No General Secretary can achieve these things on their own. In the past, we've seen unfortunate tensions between the General Secretary and UCU's national elected bodies. But now, starting with this Congress, I'm confident we can work together. We have important motions to debate. We have motions to clamp down on non-disclosure agreements and exploitative short-term contracts. We have a raft of crucial motions to increase representation of migrant staff in UCU.

Perhaps most importantly, at this meeting and at the next instalment of Congress later this year, we vote on recommendations from the Democracy Commission: recommendations to make the leadership of our Union, especially the General Secretary, more accountable to members. I have no hesitation in reaffirming the commitment I made in my manifesto: to accept all Democracy Commission recommendations passed by Congress. In particular, I welcome the mechanism to recall the General Secretary which will be developed in time for the next Congress. I will accept any changes to my contract that will result.

But we need to remember that change is never easy. This process of democratisation needs to be conducted with care and respect for everyone it affects. We can put strategic decision-making in the hands of members, while preserving the rights of our full-time union employees, and recognising the remarkable contributions they have made and will continue to make.

We all know from our experience in our branches, regions, and nations how much we depend on our staff, and how effective we are when we work together. The Democracy Commission has judged that the implementation of rule changes needs to be negotiated with our staff.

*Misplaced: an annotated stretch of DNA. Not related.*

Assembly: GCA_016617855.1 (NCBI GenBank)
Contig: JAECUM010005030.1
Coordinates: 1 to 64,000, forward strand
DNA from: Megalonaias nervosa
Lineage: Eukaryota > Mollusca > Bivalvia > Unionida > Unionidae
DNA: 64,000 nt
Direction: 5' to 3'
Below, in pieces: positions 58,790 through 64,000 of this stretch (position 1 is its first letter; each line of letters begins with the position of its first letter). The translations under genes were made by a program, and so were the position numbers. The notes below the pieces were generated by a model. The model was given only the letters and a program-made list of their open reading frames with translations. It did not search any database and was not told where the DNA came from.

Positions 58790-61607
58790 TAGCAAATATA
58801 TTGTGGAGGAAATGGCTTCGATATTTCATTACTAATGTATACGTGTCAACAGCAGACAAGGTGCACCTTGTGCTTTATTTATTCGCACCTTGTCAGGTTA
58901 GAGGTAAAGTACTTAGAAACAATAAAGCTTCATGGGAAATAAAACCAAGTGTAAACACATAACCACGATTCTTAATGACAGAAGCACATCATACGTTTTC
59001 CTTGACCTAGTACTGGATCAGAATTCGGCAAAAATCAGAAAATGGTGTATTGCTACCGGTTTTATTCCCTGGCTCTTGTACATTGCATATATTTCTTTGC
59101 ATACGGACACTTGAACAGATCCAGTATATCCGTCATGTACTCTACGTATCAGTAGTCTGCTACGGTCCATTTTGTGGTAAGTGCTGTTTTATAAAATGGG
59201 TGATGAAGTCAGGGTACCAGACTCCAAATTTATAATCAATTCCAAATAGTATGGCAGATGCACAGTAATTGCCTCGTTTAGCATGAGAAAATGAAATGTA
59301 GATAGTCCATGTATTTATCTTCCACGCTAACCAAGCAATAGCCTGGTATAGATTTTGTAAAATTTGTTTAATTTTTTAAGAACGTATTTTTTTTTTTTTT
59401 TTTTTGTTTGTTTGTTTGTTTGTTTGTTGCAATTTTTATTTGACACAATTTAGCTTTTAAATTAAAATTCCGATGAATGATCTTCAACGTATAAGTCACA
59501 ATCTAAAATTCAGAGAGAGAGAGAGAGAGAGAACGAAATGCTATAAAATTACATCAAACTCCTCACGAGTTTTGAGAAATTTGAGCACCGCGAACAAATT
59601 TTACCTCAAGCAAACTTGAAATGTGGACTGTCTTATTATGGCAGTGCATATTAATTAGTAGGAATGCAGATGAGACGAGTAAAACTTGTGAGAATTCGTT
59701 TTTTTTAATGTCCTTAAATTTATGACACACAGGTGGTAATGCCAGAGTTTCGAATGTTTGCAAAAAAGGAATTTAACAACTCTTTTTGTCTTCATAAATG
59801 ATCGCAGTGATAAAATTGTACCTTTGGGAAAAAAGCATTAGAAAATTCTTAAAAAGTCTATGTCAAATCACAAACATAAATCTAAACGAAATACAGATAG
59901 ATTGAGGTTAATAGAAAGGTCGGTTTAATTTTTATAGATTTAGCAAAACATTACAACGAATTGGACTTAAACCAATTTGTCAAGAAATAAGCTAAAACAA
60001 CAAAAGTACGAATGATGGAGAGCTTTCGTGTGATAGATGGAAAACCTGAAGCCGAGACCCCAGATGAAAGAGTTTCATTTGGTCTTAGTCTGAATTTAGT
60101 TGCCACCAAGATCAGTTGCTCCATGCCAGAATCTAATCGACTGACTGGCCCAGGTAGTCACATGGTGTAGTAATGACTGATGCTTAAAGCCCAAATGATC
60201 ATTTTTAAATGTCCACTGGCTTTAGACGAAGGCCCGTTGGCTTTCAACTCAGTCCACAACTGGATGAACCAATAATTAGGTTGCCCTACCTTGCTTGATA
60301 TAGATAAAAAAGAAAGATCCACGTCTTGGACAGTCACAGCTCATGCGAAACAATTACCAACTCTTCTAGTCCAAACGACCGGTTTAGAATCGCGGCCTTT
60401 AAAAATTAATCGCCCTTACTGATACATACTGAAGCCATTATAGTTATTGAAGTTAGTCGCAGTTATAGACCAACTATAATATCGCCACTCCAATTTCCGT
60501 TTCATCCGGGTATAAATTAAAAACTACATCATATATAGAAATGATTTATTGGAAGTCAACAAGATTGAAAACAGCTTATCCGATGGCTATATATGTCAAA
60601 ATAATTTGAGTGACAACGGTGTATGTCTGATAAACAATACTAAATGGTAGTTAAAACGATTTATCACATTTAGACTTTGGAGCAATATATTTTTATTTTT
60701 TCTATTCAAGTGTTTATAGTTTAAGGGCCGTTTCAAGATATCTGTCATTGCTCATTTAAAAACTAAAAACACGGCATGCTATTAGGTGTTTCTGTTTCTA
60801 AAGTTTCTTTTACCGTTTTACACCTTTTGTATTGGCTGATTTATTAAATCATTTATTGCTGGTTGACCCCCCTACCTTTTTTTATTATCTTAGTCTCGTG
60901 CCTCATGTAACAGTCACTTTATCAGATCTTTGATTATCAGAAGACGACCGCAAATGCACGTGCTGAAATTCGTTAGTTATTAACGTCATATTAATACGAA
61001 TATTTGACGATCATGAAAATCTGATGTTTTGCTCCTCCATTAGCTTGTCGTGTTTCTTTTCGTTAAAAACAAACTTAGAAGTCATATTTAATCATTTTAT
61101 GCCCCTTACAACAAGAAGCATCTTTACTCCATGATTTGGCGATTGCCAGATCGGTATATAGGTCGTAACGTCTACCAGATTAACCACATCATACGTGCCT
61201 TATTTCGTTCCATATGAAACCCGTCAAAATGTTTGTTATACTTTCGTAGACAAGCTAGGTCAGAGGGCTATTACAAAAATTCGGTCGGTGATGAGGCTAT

I've made clear where I stand. I am your elected political representative. I will take responsibility for my decisions and actions, and I will never use staff as a shield to defend myself from criticism. But our staff have their own right to organise as workers that has nothing to do with me or my role. I will not interfere with that right, and the whole Union needs to respect it.

While we consider these internal rule changes, there are big external challenges on the horizon. Over the next few days, we will be discussing our response to USS and TPS pension changes that threaten the cohesion of our universities, and could ultimately threaten our colleges as well.

Our Prime Minister's political career is over, but the Augar review she commissioned could be published as early as next week. Its ramifications will be mixed at best for FE, and potentially disastrous for HE. We're set to see our managers, Vice Chancellors, and principals reap the consequences of their bungling attempts to privatise and marketise public education. It is up to us to make sure that they face the music, and we emerge with a strong, sustainable system. And this is all before we contemplate the possibility of a Brexit deal administered by an even more right-wing Prime Minister, which could completely isolate us from the European Union and the rest of our international comrades.

UCU is stepping into a moral, intellectual and political vacuum. Many employers have demonstrated that they cannot be trusted to look after us or our students. We outnumber them, and we are outsmarting them.

There is no problem which an organisation like ours cannot solve if we stick together. Congress is an opportunity to remind ourselves of that fact. The turnout for my election shows that thousands more members are watching us with renewed interest. So when you go back to your branches, let your members know: we are one union now, from professional services staff to prison educators, from the regions and nations to Carlow Street. We are the people who will stand up for tertiary education and research in this country, and we have each other's backs.

Last updated: 26 May 2019